Is a Feeding Tube?
A feeding tube,
also known as a gavage tube, is used to give nutrition to infants who cannot
eat on their own. The feeding tube is normally used in a hospital, but it can
also be used in a home to feed infants. The tube can also be used to give
medication to an infant.
The feeding tube can be inserted and then removed for each
feeding. Alternately it can be an indwelling feeding tube, which means it
remains in the infant for multiple feedings. The feeding tube can be used to
administer both breast milk and formula.
Does an Infant Need a Feeding Tube?
A feeding tube is used for infants who do not have the strength
or muscle coordination to breastfeed or drink from a bottle. There are other
reasons why an infant might need a feeding tube, including:
- lack of weight gain or irregular weight gain
- absence or weak sucking ability or swallowing
- abdominal or gastrointestinal defects
- respiratory distress
- problems with electrolyte imbalances or
Happens During Insertion?
During the procedure, your doctor will measure the length from
your baby’s nose or mouth to their stomach. Your doctor will then cut the tube
so it is just the right length for your infant. Then, they will rinse the tip
of the tube with sterile water to sterilize and lubricate it. Next, they will
insert the tube very carefully into your infant’s mouth or nose.
After it is placed, your doctor will check the tube for correct
placement by inserting a small amount of sterile water or formula into the tube
and listening for the contents to enter the stomach, indicating that it has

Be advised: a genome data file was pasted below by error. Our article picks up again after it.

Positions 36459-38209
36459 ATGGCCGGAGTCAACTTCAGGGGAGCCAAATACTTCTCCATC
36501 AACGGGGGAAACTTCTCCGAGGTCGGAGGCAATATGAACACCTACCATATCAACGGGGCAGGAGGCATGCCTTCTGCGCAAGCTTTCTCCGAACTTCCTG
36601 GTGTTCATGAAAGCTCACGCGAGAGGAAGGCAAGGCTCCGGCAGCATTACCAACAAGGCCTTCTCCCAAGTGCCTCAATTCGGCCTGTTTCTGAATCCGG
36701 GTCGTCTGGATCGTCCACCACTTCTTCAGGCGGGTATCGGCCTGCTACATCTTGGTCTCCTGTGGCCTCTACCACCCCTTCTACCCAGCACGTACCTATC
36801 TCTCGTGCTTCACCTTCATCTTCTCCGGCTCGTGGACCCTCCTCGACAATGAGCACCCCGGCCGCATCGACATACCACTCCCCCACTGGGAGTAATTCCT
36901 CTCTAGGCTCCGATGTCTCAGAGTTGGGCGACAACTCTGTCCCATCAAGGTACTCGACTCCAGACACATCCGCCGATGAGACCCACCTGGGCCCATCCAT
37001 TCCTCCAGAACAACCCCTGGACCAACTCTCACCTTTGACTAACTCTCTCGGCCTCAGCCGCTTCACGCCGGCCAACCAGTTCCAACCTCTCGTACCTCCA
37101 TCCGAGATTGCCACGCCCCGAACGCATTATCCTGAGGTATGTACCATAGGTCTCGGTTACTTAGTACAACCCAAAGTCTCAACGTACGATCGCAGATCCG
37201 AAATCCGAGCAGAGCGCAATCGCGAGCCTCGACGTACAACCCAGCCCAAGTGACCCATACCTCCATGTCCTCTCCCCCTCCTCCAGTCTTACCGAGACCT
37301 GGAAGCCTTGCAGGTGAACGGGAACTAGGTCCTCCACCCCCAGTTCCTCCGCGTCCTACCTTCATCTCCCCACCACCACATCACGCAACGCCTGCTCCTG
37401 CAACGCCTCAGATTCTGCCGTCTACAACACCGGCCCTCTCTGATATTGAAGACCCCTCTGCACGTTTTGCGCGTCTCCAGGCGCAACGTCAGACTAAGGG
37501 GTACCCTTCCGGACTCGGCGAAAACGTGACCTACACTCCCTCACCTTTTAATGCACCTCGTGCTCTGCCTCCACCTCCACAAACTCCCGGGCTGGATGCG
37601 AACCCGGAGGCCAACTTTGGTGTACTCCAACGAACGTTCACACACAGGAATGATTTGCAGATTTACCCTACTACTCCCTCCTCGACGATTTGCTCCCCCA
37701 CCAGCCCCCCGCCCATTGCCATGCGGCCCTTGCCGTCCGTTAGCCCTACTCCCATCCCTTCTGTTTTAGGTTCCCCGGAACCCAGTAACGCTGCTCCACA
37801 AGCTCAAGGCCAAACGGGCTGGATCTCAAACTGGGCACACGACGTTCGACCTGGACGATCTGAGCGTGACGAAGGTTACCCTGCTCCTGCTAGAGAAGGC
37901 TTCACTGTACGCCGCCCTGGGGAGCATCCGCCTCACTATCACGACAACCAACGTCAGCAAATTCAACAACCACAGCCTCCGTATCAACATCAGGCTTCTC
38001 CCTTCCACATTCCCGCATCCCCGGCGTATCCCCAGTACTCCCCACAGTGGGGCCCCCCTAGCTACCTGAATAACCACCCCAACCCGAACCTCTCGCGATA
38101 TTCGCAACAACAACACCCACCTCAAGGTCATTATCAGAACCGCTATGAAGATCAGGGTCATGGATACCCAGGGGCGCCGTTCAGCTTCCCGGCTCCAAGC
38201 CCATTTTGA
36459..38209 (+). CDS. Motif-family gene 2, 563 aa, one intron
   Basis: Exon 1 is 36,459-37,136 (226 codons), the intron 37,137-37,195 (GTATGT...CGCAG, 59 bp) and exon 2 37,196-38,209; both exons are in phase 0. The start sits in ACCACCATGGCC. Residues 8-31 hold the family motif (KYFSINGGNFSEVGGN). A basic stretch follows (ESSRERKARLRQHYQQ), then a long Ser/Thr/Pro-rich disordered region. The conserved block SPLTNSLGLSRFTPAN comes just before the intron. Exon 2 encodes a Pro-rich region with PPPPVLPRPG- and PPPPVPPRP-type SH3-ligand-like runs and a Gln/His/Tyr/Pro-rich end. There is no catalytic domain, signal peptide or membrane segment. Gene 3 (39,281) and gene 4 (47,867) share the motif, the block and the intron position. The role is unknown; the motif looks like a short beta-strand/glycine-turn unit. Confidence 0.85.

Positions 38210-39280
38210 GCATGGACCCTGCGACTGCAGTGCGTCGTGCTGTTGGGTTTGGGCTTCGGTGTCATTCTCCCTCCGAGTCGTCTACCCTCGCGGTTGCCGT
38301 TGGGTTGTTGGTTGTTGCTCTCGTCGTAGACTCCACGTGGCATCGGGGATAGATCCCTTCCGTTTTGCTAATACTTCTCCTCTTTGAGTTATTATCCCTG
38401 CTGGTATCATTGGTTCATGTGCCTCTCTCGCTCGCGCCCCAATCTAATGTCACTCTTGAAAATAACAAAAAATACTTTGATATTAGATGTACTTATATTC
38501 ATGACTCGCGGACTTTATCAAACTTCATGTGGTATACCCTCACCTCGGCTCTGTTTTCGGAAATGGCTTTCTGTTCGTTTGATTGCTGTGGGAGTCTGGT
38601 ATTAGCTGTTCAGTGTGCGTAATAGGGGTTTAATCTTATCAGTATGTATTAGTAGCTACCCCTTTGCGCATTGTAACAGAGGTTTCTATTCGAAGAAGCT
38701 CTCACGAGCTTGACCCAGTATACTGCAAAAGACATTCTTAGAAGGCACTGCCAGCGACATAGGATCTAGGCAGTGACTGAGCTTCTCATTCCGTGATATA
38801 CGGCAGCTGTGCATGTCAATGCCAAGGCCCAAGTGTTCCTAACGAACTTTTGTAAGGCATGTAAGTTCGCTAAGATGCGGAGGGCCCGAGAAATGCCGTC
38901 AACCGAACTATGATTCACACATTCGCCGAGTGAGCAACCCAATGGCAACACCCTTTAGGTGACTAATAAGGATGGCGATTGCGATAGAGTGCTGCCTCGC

been placed correctly. When the tube is inserted, it is taped to the nose or
mouth so it stays in place. If your infant has sensitive skin or a skin
condition, your doctor may use a pectin barrier, or paste, to make sure the
skin doesn’t tear when the tape is removed. In order to confirm proper
placement, your physician may order an X-ray of your child’s abdomen to ensure
that the tube is in the stomach.
After the tube is firmly in place, the infant is given formula,
breast milk, or medicine by injection with a syringe or though an infusion
pump. You can hold your baby while the liquid moves slowly through the feeding
After the feeding is complete, your doctor will either cap off
the tube or remove it. You should make sure your infant remains upright or
inclined to prevent the feeding from being regurgitated.
There Any Risks?
There are very few risks associated with feeding tube use.
However, it can be uncomfortable for the infant, no matter how gently it is
inserted. If your child begins to cry or show signs of discomfort, try using a
pacifier with sucrose (sugar) to provide relief.
Other side effects include:
- slight nasal bleeding
- nasal congestion
- nasal infection
If you are feeding your baby through a feeding tube at home, it
is important to watch for signs of tube misplacement. Sometimes the tube is
inserted incorrectly or will accidentally become dislodged. The following signs
might mean there is something wrong with where the tube is placed:
- slower heart rate
- slow or troubled breathing
Is the Outlook?
It can be difficult to cope with feeding your infant through a
feeding tube. It is normal to feel a sense of anxiety about not breast- or
bottle-feeding your infant. However, many babies only need to temporarily use
feeding tubes until they become strong enough or well enough to feed on their
own. Talk to your doctor about the emotions you’re feeling. If you are feeling
sad or hopeless, your doctor can help you find support groups and can even evaluate
you for signs of post partum depression.